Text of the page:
Editor's note: New guidelines to increase the safety of manual handling tasks are being finalized by a partnership that includes NIOSH, CAL/OSHA, the Material Handling Industry of America's EASE Council (Ergonomics Assist and Systems Equipment), and five other entities. The EASE Council's chairman is James J. Galante, director of Product and Market Development for Southworth Products Corp., the largest manufacturer in the world of lifting and positioning equipment for material handling applications.
THE evolution of automated doors during the past 40 years has provided real benefits to industrial customers. The ongoing changeover from slow, rigid doors to high-speed doors has brought about tremendous strides in the areas of increased productivity and energy savings.
THOUSANDS of people are blinded each year from work-related eye injuries that could have been prevented with the proper selection and use of eye and face protection.
YOU are sleeping soundly in your own bed, for a change, after spending the better part of two weeks at the site of a chemical warehouse fire, where you assessed exposure--or the lack thereof, as it turned out--of neighboring buildings and the employees who inhabit them.
With the media's focus on highway accidents involving bulk containers, resulting fatalities, and environmental pollution, we tend to forget the vast majority of hazardous materials are shipped in non-bulk containers such as paint cans, bottles, metal drums, pressurized cylinders, and cardboard boxes. Inside are flammable, corrosive, and poisonous liquids; gases; infectious substances; radioactive materials; and explosives, separated only by the containment method, the package.
EMERGENCY responders have helped protect Americans from hazardous substance releases since our nation's beginnings. From the bucket brigades of colonial times to today's in-plant and community hazardous materials response teams, response workers have taken action during emergency releases to save lives, preserve property, and protect the public good.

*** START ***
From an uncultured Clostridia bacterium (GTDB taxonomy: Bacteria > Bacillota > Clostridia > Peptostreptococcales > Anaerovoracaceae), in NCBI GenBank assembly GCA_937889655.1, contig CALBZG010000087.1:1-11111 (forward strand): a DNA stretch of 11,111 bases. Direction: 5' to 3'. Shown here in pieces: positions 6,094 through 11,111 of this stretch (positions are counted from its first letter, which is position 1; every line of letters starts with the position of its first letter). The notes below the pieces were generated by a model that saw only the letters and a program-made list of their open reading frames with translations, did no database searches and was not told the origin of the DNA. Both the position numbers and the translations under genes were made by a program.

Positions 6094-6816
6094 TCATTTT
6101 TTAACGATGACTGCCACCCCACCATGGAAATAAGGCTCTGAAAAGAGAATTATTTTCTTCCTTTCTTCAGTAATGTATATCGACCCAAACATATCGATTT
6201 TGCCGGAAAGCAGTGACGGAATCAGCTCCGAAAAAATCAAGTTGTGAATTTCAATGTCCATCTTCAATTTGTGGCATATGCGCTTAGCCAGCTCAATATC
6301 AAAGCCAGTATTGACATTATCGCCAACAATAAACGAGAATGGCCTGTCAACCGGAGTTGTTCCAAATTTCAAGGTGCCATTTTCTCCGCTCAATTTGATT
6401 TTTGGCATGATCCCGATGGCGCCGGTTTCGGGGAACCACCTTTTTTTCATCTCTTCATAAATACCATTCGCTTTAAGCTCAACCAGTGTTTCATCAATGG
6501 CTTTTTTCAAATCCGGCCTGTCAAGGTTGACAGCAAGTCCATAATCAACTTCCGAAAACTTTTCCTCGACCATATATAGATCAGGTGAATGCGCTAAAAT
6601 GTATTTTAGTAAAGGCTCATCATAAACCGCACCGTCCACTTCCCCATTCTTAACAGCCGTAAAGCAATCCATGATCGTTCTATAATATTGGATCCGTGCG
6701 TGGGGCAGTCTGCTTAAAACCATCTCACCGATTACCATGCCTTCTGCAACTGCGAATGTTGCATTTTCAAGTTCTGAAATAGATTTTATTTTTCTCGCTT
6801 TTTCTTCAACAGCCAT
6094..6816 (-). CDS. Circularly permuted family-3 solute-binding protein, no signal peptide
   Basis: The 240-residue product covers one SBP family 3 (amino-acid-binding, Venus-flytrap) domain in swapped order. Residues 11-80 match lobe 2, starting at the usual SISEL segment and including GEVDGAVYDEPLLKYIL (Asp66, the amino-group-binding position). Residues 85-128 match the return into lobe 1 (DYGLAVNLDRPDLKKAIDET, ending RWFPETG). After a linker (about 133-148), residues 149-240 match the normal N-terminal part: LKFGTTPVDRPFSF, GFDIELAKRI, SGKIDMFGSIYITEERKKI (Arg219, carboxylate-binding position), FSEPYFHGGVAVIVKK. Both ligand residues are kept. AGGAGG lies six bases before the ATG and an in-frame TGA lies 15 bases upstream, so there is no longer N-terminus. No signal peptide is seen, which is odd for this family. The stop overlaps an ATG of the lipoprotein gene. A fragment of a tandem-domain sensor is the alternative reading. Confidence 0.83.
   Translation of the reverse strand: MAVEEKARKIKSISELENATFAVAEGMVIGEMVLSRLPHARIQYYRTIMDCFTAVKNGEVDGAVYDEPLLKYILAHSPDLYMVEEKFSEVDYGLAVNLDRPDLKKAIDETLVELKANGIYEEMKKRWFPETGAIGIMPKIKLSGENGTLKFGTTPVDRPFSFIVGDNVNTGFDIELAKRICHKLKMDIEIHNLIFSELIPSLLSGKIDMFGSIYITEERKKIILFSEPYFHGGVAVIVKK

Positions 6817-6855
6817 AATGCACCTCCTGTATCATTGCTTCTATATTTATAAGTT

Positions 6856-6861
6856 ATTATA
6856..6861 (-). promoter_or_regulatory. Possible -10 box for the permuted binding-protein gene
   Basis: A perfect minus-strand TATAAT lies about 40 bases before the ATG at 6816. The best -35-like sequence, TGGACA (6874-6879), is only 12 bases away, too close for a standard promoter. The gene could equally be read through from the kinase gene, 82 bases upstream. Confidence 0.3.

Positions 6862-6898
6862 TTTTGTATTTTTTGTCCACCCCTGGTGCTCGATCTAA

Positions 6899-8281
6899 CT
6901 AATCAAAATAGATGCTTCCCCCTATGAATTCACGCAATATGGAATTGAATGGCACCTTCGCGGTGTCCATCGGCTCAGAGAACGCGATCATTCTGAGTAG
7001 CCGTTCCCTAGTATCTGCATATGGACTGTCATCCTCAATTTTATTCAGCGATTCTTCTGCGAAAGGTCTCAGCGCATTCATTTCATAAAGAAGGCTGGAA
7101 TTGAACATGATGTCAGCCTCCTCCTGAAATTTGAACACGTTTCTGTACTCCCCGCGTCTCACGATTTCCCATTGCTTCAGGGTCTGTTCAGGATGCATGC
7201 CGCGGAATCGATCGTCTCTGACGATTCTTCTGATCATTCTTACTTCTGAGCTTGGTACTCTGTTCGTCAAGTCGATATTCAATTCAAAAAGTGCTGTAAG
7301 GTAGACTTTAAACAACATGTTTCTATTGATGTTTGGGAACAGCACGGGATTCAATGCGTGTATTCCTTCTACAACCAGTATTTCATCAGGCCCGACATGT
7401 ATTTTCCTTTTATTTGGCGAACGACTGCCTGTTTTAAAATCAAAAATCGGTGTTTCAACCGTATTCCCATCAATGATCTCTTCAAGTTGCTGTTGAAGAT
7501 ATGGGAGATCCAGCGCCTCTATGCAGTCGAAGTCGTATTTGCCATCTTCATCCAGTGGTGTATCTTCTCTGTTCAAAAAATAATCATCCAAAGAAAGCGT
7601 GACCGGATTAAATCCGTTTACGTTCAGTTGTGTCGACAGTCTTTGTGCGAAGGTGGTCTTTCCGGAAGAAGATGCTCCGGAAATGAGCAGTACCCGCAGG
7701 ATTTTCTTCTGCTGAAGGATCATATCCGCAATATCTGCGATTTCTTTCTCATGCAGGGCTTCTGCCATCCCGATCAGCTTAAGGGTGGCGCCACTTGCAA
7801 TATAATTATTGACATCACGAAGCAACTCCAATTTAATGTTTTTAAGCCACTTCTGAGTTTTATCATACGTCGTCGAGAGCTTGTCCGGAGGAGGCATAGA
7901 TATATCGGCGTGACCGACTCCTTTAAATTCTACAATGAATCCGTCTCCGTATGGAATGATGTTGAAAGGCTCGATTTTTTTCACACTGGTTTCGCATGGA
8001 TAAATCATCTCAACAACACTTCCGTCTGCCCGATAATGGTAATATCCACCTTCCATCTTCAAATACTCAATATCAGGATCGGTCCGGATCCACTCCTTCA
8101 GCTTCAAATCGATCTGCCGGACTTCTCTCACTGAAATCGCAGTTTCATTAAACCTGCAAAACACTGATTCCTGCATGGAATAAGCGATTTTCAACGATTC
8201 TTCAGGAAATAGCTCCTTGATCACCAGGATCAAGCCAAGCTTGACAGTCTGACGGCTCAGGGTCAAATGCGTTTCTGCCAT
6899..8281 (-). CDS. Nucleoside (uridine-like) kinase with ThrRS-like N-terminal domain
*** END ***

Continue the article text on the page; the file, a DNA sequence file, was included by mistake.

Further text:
SUDDEN cardiac arrest (SCA) is an abrupt disruption of the heart's function that causes lack of blood flow to vital organs. This lack of blood flow results in loss of blood pressure, pulse, and consciousness. Most commonly, SCA is caused by a type of arrhythmia (abnormal heart rhythm) called ventricular fibrillation, or VF.
TRADITIONAL methods for illuminating signage are giving way to new/old technology. I say new/old because Light Emitting Diodes, or LEDs, have been around since the 1960s. The technology has caught up and enabled LEDs to become commonplace within the last five to seven years because of new processes and the fact that materials have become less expensive to produce.
EMPLOYERS and employees have a vested interest in performing tasks safely at work. Employers want to ensure their most valuable assets (their people) are safe and protected from hazards while making sure they cover all of the compliance requirements for establishing and maintaining a safe work environment that is free of recognized hazards.
THE place is a desolate, stinking, swampland speckled with the remains of a past civilization. Upended cars and rooftops serve as makeshift perches for birds who keep constant focus on an approaching alligator.
A 90-day postponement delayed it just as this column was being written, but the tug of war over OSHA's proposed expansion of 29 CFR 1910.269 and related rules is still looming. Shortly before the comment period's original closing date of Oct. 13, about 40 people had filed notices of intent to appear at the agency's hearing that was moved to March 6, 2006, in Washington, D.C.